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Heinrich SCHÜTZ (1585 - 1672): Dafne (ed. Roland Wilson)

La Capella Ducale; Musica Fiata
Dir: Roland Wilson

rec: June 2 - 4, 2021, Berlin-Karlshorst, Kirche 'Zur frohen Botschaft'
CPO - 555 494-2 (© 2022) (75'15")
Liner-notes: E/D; lyrics - translations: E
Cover, track-list & booklet

[LCD] Magdalene Harer (Cupido, Nymfe), Magdalena Podkoscielna (Nymfe, Venus), Marie Luise Werneburg (Dafne), soprano; David Erler (Hirte), alto; Tobias Hunger (Apollo), Georg Poplutz (Hirte, Ovidus), tenor; Joachim Höchbauer (Hirte), bass
[MF] Roland Wilson, Anna Schall, recorder, cornett; Gerd Schnackenberg, Detlef Reimers, Clemens Erdmann, sackbut; Adrian Rovatkay, bassoon; Claudia Mende, Uwe Ulbrich, violin, viola; Juliane Laake, viola da gamba; Heidi Gröger, viola da gamba, lirone; Vincent Kibildis, harp; Michael Freimuth, lute, chitarrone; Pedro Alcacer, chitarrone, guitar; Arno Schneider, harpsichord, organ, regal

The loss of potential masterworks is one of the greatest frustrations of performers of our time. How many would not like to perform Monteverdi's opera L'Arianna, of which only the famous lament has been preserved? And if Bach's St Mark Passion would be rediscovered, we would see many recordings within a few years. When some years ago Telemann's fantasias for viola da gamba were rediscovered, quite a number of gambists could hardly wait for the scores to become available and play and record them.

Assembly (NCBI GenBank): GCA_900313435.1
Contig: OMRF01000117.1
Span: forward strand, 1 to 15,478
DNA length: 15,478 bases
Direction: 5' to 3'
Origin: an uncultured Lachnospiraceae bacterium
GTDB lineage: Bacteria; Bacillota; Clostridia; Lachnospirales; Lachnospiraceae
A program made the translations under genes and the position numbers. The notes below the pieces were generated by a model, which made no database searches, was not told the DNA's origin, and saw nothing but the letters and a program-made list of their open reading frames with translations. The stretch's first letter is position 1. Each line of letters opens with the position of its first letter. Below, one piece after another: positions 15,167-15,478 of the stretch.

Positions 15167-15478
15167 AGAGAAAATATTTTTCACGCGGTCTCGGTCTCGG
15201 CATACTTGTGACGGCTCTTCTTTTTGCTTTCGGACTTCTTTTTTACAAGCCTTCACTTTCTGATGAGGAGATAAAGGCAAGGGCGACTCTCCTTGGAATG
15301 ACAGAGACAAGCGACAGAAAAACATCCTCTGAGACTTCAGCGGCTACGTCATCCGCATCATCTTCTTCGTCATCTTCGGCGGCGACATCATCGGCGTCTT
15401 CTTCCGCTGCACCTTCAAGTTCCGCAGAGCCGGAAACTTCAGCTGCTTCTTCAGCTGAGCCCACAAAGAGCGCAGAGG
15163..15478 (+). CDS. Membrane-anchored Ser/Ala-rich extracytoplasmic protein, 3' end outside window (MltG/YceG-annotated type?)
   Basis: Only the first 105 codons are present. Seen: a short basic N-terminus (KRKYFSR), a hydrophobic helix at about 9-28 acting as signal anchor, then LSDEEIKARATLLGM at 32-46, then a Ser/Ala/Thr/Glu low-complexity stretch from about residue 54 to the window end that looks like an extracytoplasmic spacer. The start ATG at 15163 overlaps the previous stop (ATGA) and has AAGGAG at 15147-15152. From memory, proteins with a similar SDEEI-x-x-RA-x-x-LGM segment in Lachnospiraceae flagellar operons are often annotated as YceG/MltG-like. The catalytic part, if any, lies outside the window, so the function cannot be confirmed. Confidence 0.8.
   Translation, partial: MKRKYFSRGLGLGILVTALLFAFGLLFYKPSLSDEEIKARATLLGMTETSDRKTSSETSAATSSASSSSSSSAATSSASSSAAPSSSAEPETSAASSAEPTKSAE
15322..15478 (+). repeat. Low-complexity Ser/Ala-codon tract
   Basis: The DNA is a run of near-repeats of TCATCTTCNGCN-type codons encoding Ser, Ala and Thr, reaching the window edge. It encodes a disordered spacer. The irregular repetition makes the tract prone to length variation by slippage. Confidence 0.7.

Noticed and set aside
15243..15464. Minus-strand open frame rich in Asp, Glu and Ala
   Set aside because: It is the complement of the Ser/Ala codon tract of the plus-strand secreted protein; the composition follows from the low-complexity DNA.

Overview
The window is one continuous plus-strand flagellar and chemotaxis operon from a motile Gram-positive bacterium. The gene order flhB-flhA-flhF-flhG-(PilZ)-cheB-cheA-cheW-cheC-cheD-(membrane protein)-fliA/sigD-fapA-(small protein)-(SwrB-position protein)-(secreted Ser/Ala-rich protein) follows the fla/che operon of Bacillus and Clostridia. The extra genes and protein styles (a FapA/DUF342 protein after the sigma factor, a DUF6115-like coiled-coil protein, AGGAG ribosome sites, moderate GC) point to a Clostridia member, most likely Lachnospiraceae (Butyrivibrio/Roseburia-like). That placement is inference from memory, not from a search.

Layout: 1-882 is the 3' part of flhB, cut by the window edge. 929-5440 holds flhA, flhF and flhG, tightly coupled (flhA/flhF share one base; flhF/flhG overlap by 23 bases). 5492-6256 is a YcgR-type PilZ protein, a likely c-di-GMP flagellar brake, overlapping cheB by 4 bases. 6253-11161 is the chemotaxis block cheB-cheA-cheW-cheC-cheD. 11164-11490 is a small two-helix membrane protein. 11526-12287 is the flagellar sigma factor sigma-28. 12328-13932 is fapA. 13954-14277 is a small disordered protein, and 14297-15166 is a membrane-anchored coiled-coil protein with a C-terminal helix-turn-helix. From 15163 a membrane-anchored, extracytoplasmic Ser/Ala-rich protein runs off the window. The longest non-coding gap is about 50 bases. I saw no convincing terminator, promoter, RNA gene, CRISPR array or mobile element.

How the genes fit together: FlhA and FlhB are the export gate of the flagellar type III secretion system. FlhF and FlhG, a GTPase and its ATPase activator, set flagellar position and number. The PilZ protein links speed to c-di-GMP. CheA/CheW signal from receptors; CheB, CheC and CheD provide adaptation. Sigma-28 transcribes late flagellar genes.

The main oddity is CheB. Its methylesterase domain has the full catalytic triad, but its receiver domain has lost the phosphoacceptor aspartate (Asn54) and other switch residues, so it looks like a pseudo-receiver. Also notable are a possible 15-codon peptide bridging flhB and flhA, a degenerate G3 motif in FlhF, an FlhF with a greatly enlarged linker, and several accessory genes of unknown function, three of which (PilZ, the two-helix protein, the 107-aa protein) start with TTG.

Sometimes attempts at reconstruction are made. There seem to be enough indications of what Bach's St Mark Passion may have been like to try to perform a kind of reconstruction. And often it is possible to reconstruct single missing parts of a polyphonic work. However, in the case of Monteverdi's L'Arianna there is nothing to start from. The same is the case with Heinrich Schütz' only opera Dafne. So far, no attempt at reconstruction has been made, until Roland Wilson used the COVID-19 lockdown to have a look at the extant libretto and try to find music that may fit the text.

Schütz composed the opera, which was the first in German, in 1627 at the occasion of the wedding of Sophie Eleonore, Duchess of Saxony, and Georg II, Landgrave of Hesse-Darmstadt, in Torgau. The libretto was written by Martin Opitz, one of the main poets of the time; in 1624 he had published his Buch von der deutschen Poeterey, with which he aimed to reform German poetry, proving that the language was perfectly suitable for it. His libretto was not original, but rather an adaptation of the libretto by Ottavio Rinuccini, which was first set by the Italian composer Jacopo Peri in 1598. He dedicated his libretto to the bridal couple: "To Their Highnesses, the bride and the bridegroom, at whose nuptials Dafne, by Heinrich Schiitz, was presented in music in the year 1627." A document of the time describes the work as a 'pastoral tragicomedy'.

Opitz's version is indeed an adaptation. The starting point was Rinuccini's libretto, but Opitz cut out some parts and extended the choruses which close each act. Hans Joachim Moser, in his book Heinrich Schütz - Sein Leben und Werk (1936), concludes, after an analysis of the libretto: "To be sure, the concept 'opera' seems to be applicable only with some reservation in the case of Schütz's Dafne, since choruses and solo concerti seem to have far outweighed the real stile rappresentativo. Therefore one should almost speak rather of a concert and madrigal presentation than of an actual dramma per musica" (quoted after English translation, 1959). It has also been suggested that Dafne was merely a theatre performance with only a few songs by Schütz. Wilson does not agree, and believes it was a true opera. He follows the suggestion of the musicologist Michael Heinemann "that considering Schütz' lack of experience in this field it was most likely to have been a pasticcio with Schütz borrowing from music of his contemporaries, which was of course a common procedure at the time." This assumption was the starting point of Wilson's attempt to reconstruct the opera.